Longtime readers will know of my history with the Flint coney, having grown up on it at Angelo’s, developing multiple recipes for minor variations on the Flint coney theme, and serving the non-organ-meat version at the Luna Pier, Michigan, beachhouse in 2008, with Caleb serving it again there this past summer in 2011. They’ll also know from my writings that the Jackson style coney from Todoroff’s is quite similar to the Flint dish, and that the Michigan hot dog as served in upstate New York is an offshoot of the Todoroff’s version.

Of course the wetter sauce of the Detroit coney, as usual, is completely outside this conversation and is unworthy of any consideration whatsoever. It’s just not worth my time.

So yes, I know my Flint coneys. And I’ll tell you what, what Swig is serving, by design or not, is most certainly a Flint style coney. Either Swig redeveloped it on purpose from scratch (except for the bun), or it was an inadvertant “Hey, we seem to like the same stuff” … or they found my sauce recipe online, stole it, and made a few changes, leaving out the ground hot dogs, increasing the chili powder and lowering the salt.

No, they probably didn’t steal it, really. But even if they did, I wouldn’t mind. At least I can go somewhere now in the Toledo area and enjoy a Flint coney without having to cook the dang thing myself, sauce and all.

But one of the coolest things is that, in case you’ve forgotten, Swig makes their natural-casing coney dog in their own charcuterie facility. This is considerably more work than in the Flint coney restaurants in Genesee County where the traditional dog is either the Koegel Vienna or Koegel’s more-specific Coney dog. Swig’s handmade dog was just right in their version of the coney, being similar to the Vienna, and I was very satisfied with it.

Yes, I’ll have more of your Flint style coneys please Swig, thank you very much.

Swig’s Fresh Kielbasa, with house pickled peppers and a side of handcut “Fresh Fries”.

The Kielbasa Mary ordered had been made as a bun-size sausage and apparently grilled on a flattop. It was nicely mild, and contrasted well with the house pickled peppers lying on top. There could have certainly been twice as many peppers to top it off, but the flavor, texture and moistness of the sausage really made it great regardless. The fries were as freshly-cut as the menu claimed, with a few still stuck together in a good clump from the cutting process.We finished almost all of them, that’s how good they were.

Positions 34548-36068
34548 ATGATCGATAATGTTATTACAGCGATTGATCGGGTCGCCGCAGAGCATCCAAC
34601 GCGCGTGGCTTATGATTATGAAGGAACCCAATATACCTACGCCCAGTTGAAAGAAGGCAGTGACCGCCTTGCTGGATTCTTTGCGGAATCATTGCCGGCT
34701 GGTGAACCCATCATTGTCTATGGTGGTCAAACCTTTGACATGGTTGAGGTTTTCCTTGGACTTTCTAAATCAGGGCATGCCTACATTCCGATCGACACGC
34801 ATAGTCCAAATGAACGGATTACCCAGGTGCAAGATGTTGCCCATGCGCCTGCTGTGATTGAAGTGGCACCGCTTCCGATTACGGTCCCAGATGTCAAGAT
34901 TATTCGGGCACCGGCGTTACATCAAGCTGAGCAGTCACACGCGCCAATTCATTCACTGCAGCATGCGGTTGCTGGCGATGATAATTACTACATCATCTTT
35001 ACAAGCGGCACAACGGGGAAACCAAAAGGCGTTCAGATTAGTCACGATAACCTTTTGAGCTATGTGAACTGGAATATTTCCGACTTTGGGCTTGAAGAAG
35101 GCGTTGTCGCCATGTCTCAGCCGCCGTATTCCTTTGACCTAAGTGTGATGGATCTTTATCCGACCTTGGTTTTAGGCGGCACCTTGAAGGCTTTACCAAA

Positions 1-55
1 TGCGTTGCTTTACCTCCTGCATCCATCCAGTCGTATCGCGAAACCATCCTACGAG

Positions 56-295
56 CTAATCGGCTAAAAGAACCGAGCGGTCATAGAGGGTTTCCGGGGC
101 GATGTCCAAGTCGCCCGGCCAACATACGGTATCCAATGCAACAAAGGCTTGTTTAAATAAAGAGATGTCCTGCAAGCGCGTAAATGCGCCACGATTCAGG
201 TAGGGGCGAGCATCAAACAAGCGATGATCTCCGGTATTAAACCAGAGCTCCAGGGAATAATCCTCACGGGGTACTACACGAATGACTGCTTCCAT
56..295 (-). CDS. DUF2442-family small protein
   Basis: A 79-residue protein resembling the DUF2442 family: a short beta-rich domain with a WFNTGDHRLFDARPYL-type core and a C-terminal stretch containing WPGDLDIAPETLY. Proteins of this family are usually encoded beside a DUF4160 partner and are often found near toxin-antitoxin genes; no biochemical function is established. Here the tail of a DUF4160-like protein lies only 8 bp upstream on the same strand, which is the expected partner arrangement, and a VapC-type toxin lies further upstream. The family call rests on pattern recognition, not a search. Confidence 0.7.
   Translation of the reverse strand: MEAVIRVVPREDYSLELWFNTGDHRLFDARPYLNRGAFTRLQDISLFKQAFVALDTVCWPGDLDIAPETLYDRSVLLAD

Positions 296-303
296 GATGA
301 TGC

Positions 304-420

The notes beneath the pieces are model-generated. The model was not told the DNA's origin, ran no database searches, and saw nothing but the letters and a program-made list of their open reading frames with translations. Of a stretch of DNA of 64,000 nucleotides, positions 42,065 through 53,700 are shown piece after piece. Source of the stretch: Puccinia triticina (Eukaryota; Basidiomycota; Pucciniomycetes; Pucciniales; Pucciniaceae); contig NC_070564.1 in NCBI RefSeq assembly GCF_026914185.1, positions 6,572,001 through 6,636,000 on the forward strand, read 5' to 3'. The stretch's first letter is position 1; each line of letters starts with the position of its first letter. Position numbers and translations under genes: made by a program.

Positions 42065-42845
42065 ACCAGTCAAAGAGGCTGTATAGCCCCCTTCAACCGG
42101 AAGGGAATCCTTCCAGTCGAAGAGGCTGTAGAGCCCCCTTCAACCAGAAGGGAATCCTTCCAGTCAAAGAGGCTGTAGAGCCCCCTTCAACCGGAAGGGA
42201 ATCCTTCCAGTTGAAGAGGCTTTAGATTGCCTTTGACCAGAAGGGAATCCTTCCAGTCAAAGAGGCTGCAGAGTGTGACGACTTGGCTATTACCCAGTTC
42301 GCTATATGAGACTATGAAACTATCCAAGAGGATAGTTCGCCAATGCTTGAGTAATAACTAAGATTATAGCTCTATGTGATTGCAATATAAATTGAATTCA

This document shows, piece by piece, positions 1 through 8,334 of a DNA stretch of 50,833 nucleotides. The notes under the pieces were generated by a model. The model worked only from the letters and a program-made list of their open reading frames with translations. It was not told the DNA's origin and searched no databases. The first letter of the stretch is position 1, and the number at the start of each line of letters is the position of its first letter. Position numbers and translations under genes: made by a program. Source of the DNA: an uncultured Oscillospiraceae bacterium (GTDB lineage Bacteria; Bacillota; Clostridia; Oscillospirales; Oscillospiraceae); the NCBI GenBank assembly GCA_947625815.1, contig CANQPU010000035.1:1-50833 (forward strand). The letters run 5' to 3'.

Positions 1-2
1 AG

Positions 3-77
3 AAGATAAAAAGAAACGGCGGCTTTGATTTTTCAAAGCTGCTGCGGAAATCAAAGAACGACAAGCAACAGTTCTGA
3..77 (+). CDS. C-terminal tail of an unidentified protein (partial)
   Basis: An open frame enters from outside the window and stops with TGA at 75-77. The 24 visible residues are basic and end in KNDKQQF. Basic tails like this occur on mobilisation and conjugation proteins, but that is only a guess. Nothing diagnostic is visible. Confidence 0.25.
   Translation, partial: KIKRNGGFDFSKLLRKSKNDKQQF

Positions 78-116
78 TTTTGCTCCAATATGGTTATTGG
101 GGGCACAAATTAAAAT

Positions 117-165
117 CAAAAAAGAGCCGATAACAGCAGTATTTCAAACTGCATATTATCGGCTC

The Polish Sausage topped with sweet & sour cabbage and spicy mustard, and a side of onion rings. The coney can barely be seen between the Polish Sausage and the rings.

The Polish Sausage I’d ordered was somewhat spicier than the Kielbasa, with a great garlic flavor and a crisp natural casing. The sweet & sour cabbage is reminiscent of what Chef Tad serves as a side for most of his dishes at the Frog Leg Inn in Erie, Michigan, and is a great compliment to the Polish Sausage at Swig. The spicy mustard really pulls the whole thing together and is more than just a condiment, it’s an integral part of the sandwich. And while the onion rings weren’t quite the best we’ve ever had, their flavor fit in well with the rest of the meal.

It was unfortunate we were so full after all this food. After all, there’s Swig’s signature dessert, which we didn’t have the opportunity to try:

Chocolate Covered Bacon Sundae – Chocolate covered bacon, bourbon roasted pineapple, vanilla ice cream, Guinness chocolate sauce. Awesome. 5.99

Oh yeah, we’re definitely going back to Swig. It’s only a matter of when. And then … we’ll have ice cream …